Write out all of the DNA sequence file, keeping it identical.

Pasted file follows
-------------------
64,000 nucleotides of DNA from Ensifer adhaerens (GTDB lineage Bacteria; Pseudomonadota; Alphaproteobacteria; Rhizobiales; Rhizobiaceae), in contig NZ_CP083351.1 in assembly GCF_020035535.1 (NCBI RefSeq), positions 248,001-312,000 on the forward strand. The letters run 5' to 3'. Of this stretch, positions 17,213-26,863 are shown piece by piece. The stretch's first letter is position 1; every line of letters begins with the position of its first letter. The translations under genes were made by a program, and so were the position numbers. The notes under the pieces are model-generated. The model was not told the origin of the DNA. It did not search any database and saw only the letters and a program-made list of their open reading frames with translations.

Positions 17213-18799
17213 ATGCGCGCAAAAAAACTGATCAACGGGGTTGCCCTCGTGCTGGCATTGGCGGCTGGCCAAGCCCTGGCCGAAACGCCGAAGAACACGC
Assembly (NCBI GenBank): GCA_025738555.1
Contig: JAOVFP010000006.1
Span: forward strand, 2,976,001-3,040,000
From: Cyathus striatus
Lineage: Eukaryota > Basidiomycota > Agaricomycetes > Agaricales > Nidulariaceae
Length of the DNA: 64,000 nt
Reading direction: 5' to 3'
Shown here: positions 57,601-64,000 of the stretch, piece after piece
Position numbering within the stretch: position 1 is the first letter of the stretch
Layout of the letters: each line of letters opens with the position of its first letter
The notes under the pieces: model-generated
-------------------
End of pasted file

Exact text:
64,000 nucleotides of DNA from Ensifer adhaerens (GTDB lineage Bacteria; Pseudomonadota; Alphaproteobacteria; Rhizobiales; Rhizobiaceae), in contig NZ_CP083351.1 in assembly GCF_020035535.1 (NCBI RefSeq), positions 248,001-312,000 on the forward strand. The letters run 5' to 3'. Of this stretch, positions 17,213-26,863 are shown piece by piece. The stretch's first letter is position 1; every line of letters begins with the position of its first letter. The translations under genes were made by a program, and so were the position numbers. The notes under the pieces are model-generated. The model was not told the origin of the DNA. It did not search any database and saw only the letters and a program-made list of their open reading frames with translations.

Positions 17213-18799
17213 ATGCGCGCAAAAAAACTGATCAACGGGGTTGCCCTCGTGCTGGCATTGGCGGCTGGCCAAGCCCTGGCCGAAACGCCGAAGAACACGC
Assembly (NCBI GenBank): GCA_025738555.1
Contig: JAOVFP010000006.1
Span: forward strand, 2,976,001-3,040,000
From: Cyathus striatus
Lineage: Eukaryota > Basidiomycota > Agaricomycetes > Agaricales > Nidulariaceae
Length of the DNA: 64,000 nt
Reading direction: 5' to 3'
Shown here: positions 57,601-64,000 of the stretch, piece after piece
Position numbering within the stretch: position 1 is the first letter of the stretch
Layout of the letters: each line of letters opens with the position of its first letter
The notes under the pieces: model-generated